On Friday night around 3 am, a woman who lives on the same street corner I do was forced into her apartment at knifepoint, sexually assaulted and robbed. I live in a predominately white, wealthy neighborhood in Boston- known for beautiful brick townhouses, and the historical sites popping up every couple of cobblestone-laden blocks. Soon enough, the news teams flooded the neighborhood spouting words like “shocked”, “scared”, and “surprised” into their microphones as fast as they could. The word that they all implied, but never speak out loud, was “blame”.
On Sunday afternoon, I was stopped and asked to give a quote for an article about the attack. After my brief conversation with the Boston.com reporter, the question he’d posed lingered in my head for hours. “What will you be doing differently after this attack?”
The implication of this question is that if the young woman who has suffered this gruesome and terrifying invasion had been more aware, hadn’t been out so late, had been more prepared, etc., then this wouldn’t have happened to her. That going forward, I should take what happened to her as a lesson in the ways of the world, accept that a man could choose to violate my safety and privacy as he sees fit, and prepare myself for that possibility. As a young woman living alone in a major city, I try my best to keep myself safe. But this woman wasn’t attacked because of her lack of preparedness or vigilance. She was assaulted because a man chose to assault her.
When our news outlets and journalists portray efforts taken by potential victims as the only thing we can change in this situation, they contribute to the insidious culture of victim blaming that created Todd Akin and his “legitimate rape”. Why not report on the prevalence and incidence of sexual assaults in Boston and try to pinpoint the cultural elements behind that? Why not look further into assaults in less wealthy, less white, neighborhoods; the ones that don’t call in the local journalistic cavalry?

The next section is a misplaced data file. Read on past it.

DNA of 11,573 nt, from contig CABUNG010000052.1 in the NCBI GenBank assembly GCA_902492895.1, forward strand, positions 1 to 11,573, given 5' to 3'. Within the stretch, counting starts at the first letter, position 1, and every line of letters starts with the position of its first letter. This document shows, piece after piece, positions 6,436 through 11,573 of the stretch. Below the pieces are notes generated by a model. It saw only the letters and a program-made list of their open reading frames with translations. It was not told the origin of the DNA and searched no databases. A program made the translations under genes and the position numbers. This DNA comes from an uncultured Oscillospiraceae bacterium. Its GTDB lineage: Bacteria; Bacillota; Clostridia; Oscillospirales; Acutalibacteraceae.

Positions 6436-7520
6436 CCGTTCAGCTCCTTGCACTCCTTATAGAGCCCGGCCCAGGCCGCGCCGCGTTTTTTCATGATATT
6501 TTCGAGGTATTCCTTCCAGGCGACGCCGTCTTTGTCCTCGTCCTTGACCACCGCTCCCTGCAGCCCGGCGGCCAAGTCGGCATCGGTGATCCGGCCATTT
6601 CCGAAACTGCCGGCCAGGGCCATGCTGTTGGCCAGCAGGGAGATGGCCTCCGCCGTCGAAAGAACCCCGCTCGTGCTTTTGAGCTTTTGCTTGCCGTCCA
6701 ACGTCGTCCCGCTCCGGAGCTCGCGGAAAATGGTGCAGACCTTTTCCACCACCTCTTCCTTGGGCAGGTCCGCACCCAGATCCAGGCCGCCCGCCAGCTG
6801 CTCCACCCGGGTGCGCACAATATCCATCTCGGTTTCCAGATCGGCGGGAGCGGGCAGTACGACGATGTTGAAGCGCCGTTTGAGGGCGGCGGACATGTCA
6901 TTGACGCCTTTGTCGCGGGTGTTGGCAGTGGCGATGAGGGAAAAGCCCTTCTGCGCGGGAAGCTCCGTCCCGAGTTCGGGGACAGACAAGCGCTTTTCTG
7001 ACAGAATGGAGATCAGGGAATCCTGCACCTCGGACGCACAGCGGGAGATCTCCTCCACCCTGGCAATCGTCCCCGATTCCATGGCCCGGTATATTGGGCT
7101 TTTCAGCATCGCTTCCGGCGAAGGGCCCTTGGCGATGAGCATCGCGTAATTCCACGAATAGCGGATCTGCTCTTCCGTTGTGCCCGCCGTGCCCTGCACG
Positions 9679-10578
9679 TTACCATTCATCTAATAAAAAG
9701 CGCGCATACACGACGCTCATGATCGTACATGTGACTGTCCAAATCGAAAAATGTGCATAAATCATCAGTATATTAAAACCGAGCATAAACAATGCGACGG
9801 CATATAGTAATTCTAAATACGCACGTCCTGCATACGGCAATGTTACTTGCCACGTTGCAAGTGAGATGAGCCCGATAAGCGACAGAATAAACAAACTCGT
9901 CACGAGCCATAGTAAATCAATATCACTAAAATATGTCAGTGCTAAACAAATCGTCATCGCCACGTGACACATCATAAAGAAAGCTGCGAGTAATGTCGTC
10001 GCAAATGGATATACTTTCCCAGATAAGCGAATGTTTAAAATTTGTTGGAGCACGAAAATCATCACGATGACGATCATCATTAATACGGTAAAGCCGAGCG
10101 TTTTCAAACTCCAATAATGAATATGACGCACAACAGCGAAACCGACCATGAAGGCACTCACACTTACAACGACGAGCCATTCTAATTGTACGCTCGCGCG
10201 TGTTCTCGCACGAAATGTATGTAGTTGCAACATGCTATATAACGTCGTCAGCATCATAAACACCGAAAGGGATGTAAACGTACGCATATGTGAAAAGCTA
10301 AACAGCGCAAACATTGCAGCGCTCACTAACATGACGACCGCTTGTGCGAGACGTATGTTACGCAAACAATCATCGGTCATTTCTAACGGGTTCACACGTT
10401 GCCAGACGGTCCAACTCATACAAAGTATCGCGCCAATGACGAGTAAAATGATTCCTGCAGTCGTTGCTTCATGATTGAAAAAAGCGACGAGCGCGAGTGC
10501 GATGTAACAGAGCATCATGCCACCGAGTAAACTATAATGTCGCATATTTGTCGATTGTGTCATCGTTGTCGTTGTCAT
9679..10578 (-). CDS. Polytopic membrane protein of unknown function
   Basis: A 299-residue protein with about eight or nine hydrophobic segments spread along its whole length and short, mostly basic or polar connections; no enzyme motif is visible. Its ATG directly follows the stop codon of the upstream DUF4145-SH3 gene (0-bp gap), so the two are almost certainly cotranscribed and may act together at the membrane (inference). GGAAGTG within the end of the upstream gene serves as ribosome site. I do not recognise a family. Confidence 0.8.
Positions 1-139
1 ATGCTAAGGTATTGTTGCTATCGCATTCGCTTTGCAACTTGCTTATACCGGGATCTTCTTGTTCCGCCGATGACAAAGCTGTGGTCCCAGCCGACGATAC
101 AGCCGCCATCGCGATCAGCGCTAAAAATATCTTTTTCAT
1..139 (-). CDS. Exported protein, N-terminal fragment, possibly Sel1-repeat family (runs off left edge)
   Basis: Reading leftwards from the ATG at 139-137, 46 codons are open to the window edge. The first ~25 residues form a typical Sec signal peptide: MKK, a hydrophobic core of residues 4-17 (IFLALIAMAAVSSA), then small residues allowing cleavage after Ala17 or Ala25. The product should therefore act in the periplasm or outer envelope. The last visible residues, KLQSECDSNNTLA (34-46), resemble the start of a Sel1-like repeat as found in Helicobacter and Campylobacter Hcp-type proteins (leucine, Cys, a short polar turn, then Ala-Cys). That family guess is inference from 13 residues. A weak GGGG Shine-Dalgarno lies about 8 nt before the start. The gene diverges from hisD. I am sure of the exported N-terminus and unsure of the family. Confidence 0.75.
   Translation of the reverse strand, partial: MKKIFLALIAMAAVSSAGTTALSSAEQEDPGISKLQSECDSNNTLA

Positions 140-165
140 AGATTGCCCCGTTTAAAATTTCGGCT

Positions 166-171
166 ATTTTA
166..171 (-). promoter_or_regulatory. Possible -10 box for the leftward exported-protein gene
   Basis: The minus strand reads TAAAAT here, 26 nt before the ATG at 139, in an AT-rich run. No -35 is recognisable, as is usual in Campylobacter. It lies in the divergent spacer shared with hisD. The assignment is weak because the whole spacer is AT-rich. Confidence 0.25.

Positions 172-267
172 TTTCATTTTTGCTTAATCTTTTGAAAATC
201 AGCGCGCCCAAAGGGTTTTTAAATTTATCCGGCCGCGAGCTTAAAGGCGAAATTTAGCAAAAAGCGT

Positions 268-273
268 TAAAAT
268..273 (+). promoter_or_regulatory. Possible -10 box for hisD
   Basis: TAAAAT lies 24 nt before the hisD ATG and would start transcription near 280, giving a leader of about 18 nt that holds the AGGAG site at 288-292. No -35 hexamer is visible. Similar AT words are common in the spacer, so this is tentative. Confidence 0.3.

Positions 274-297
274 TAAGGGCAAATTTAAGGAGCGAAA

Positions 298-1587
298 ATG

Because that’s hard, and victim blaming, or ignoring the problem all together, is easy.
If a woman comes home to her apartment at 3 AM, wearing a blindfold and headphones, it is still not her fault if she is sexually assaulted. The singular blame for that lies with the person who decided they were going to rape her.
The longer our mainstream media subtly and insidiously portrays women as those in control of who and who does not get raped, the longer we will live with Todd Akin and Roger Rivard. The media colors our view of the world- whether we want it to or not- and the longer they persist in victim-blaming, the longer we live in a world where one out of six American women will be raped in her life-time (National Institute of Justice & Centers for Disease Control & Prevention. Prevalence, Incidence and Consequences of Violence Against Women Survey. 1998.)
Christiane Amanpour said “I believe that good journalism, good television, can make the world a better place.”
Let’s demand more from our mainstream media. Let’s demand that they blame who is really at fault in the epidemic of sexual assault. Let’s hold them accountable to communities of color and women who don’t live in “nice” neighborhoods. We surely can’t go on like this- fighting against a silent tide of raised eyebrows and implied fault. I urge you to write your local papers, your university papers, your national media demanding better of them- demanding the news that you deserve, the news that address the real problem. The news that can make this world a better place.
Take back the night, take back the news.